Identified are Bill Hayes, W.A. Gordon, T. T. Riley, Dan
McGuire, John Burbie, Dan McMasters, Joe DePetro, Otto Lefte,
Joe Scalise, John Koski, Dan Scannel, and Bill Crisp. Bill Hayes
was the chief of police and T. T. Riley was the sheriff
Until 1936 the
village had a number of police chiefs who intruded Albert Hagen,
Charles Buccanero, William Colwell, Eli Yovetich, Carl McDowell,
and Carl Carlson.
was appointed chief in January, 1937, and served in this
capacity continuously until his retirement in March 1964, 24
years of service.
served as chief from 1964 until December 31. 1975. when he
retired. Mr. Burns commented that he had served under five
different mayors and three county sheriffs during his seventeen
years as patrolman and chief. He holds a life membership in the
Minnesota Police and Peace Officers' Association.
served as acting chief until September 9, 1976, when Gary Clough
was named Chief of Police. Mr. Clough started with the Carlton
County sheriff's department as a part-time deputy and jail
dispatcher. In 1969 he joined
the Austin Police Department and worked there for six and half
years before coming to Nashwauk. Chief Clough received his
training from the Bureau of Apprehension, St. Paul. He joined
the Nashwauk Police Department June 1st, 1976,
and worked as a patrolman until becoming chief. He and his wife
and family reside in the former Peter Tarro home on Third
Street. The city has four full-time patrolmen, Joseph Sarago,
Don Stob, Gene Okerlund, and Mike Flatley.
Fragnito is Nashwauk's Civil Defense Director. He has served in
that capacity for the past three years.
Picture was taken March 14, 1964 when Ray DePetro retired from
the Police Department. L. to R.: Sheriff John Muhar Itasca
County; Ray DePetro, Retired Chief of Police; Robert Burns,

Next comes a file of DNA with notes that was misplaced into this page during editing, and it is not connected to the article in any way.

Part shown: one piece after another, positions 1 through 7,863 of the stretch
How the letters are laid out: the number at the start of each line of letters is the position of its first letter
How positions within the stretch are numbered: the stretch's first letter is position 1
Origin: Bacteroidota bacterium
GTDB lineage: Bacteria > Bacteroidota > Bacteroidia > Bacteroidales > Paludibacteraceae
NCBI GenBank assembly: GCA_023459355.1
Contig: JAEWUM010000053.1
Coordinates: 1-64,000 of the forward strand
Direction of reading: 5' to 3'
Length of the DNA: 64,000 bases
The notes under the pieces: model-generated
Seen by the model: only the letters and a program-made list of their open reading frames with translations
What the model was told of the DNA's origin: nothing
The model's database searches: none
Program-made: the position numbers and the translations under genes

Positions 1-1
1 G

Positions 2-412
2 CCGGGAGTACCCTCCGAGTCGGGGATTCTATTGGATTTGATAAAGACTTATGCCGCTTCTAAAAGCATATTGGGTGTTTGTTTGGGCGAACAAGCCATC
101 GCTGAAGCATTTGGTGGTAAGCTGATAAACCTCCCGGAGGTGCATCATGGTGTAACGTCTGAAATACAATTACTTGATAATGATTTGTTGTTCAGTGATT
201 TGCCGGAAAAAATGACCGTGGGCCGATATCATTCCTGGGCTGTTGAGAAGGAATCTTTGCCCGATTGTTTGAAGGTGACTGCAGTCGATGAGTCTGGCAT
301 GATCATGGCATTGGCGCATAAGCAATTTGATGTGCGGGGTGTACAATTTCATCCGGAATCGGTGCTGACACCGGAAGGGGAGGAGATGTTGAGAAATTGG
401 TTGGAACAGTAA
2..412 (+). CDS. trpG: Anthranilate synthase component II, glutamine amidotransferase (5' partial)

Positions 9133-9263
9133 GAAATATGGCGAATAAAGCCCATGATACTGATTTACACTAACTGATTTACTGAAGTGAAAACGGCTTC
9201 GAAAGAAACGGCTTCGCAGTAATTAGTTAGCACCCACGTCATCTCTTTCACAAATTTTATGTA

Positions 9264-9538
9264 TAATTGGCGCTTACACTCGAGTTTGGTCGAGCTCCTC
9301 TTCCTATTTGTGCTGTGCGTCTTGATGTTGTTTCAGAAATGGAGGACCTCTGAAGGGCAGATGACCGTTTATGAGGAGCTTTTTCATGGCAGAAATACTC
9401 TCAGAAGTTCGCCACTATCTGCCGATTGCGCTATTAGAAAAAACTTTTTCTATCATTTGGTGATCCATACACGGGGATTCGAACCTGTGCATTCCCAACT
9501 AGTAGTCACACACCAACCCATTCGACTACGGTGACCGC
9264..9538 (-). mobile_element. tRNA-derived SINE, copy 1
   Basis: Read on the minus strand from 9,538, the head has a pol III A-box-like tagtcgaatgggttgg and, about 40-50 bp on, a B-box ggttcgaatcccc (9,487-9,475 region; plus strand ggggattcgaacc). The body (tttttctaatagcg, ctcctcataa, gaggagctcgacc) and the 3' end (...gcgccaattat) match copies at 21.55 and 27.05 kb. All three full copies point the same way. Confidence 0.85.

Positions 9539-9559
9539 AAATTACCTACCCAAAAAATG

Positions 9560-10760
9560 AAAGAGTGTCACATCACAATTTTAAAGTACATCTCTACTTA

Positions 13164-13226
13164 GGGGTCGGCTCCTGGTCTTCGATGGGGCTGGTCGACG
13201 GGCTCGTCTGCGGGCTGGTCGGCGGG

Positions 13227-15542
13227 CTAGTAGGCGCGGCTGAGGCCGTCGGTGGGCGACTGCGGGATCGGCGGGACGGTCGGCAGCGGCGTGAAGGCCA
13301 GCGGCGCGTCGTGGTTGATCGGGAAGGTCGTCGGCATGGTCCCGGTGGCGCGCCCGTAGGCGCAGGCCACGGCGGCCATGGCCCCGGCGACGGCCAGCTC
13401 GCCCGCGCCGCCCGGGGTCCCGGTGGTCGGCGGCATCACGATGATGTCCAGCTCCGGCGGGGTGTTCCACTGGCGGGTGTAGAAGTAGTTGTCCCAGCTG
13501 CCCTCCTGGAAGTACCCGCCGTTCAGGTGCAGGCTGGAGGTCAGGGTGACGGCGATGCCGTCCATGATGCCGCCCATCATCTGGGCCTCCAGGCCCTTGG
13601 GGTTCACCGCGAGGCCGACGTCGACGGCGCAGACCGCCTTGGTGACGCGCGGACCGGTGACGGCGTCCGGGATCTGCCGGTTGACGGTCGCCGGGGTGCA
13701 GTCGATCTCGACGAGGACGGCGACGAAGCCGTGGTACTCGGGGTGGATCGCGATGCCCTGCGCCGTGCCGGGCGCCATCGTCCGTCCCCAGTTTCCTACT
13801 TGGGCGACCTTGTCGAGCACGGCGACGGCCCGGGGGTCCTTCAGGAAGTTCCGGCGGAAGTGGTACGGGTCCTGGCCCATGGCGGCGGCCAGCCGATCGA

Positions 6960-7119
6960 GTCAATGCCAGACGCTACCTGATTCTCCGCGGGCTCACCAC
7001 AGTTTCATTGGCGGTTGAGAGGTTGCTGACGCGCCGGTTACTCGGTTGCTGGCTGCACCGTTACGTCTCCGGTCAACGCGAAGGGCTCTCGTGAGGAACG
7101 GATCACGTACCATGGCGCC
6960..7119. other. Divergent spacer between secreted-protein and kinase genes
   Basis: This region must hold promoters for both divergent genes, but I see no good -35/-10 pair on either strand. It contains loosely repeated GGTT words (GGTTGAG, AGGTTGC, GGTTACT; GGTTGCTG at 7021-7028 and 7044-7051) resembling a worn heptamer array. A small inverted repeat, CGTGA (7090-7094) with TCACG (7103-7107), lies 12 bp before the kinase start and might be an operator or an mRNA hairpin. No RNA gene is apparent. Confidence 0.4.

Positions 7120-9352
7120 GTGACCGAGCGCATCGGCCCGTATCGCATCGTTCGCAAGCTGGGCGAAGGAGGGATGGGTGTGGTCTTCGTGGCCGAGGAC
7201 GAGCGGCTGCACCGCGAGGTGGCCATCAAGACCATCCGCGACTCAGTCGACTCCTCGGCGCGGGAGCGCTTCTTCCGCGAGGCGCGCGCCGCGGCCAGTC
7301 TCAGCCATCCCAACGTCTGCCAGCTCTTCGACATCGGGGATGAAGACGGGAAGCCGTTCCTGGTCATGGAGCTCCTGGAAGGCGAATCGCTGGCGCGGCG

Temporary Chief of Police.
The need of a
Volunteer Fire Department became apparent shortly after the
Village of Nashwauk was organized. Therefore on December 1,
1903, in the post office quarters, a meeting was held to
organize a fire company for the "purpose of better preserving
the property of the village from the danger of destruction by
adoption of by-laws on December 15, fire fighting equipment was
acquired; hand drawn hose carts and
ladder. According to old timers it was quite a sight to see the
fire lads with the fastest runners (4-10 men) grabbing the ropes
and shaft in front of the cart and the slower and older men
taking hold behind, sometimes hanging on giving added weight to
those pulling the carts.
As the village
kept expanding, the longer the runs to fires, the more stamina
it took to get there. In 1914 the Department made arrangements
to pay any automobile that arrived first at the fire hall to
haul the apparatus to the site of the fire. The fall of 1916 saw
the first motorized equipment secured by the Fire Department.
At first a
bell rang to call the men out and as the village grew, the sound
of the bell could not be heard by all firemen, so steam whistles
were placed on the Water and Light Plant. Soon electric power
replaced steam, and the alarms penetrated far and wide. Firemen
responded in full force.
In 1917, the
department organized the present Volunteer Firemen's Relief
Association. First officers were: F.O. McCullough, C. J. Dicks,
A.G. Larson, and J.P. Lanto.
relentless efforts of Marshall B. Thornton, executive secretary
of the Minnesota State Fire Department Association, the
Minnesota State legislature passed a law allocating two per cent
of all the fire insurance premiums collected in the State of
Minnesota to the Volunteer Firemen's Relief Association
throughout the state. Firemen's pensions, sickness, and
disability benefits were greatly increased.
had its scare of bad fires. Three buildings were destroyed in
1909 where the present liquor store is now; in 1923 the West
Flats; and in 1942 the Nashwauk Hardware, Steve Stevens, Alex
Jaffee and Domenick Perry building were destroyed with four
families left homeless. Mine Fires: Hawkins Shop, Pearson mine
logging pit and shaft and LaRue washing plant kept volunteers
busy. In 1976 it took the full force more than forty-eight hours
to extinguish the flames engulfing the International Baths
building on Second Street.
In 1962 the
village purchased a new John Bean fire truck, a combination of a
500 gallon pumper and high pressure fog.
Nick Dasovich, Peter Stupar, Albert Serra, and Louis Legueri
traveled to Lansing, Michigan, for operating instructions and
delivery of the new truck to Nashwauk.
The City of
Nashwauk purchased another new John Bean fire truck with a 750
gallon pumper and high pressure fog in the fall of 1977 with the
aid of Nashwauk township and Lone Pine township. The new truck
is scheduled to arrive here by July 1, 1978.
At the present
time there are twenty-one members on the department: Virgil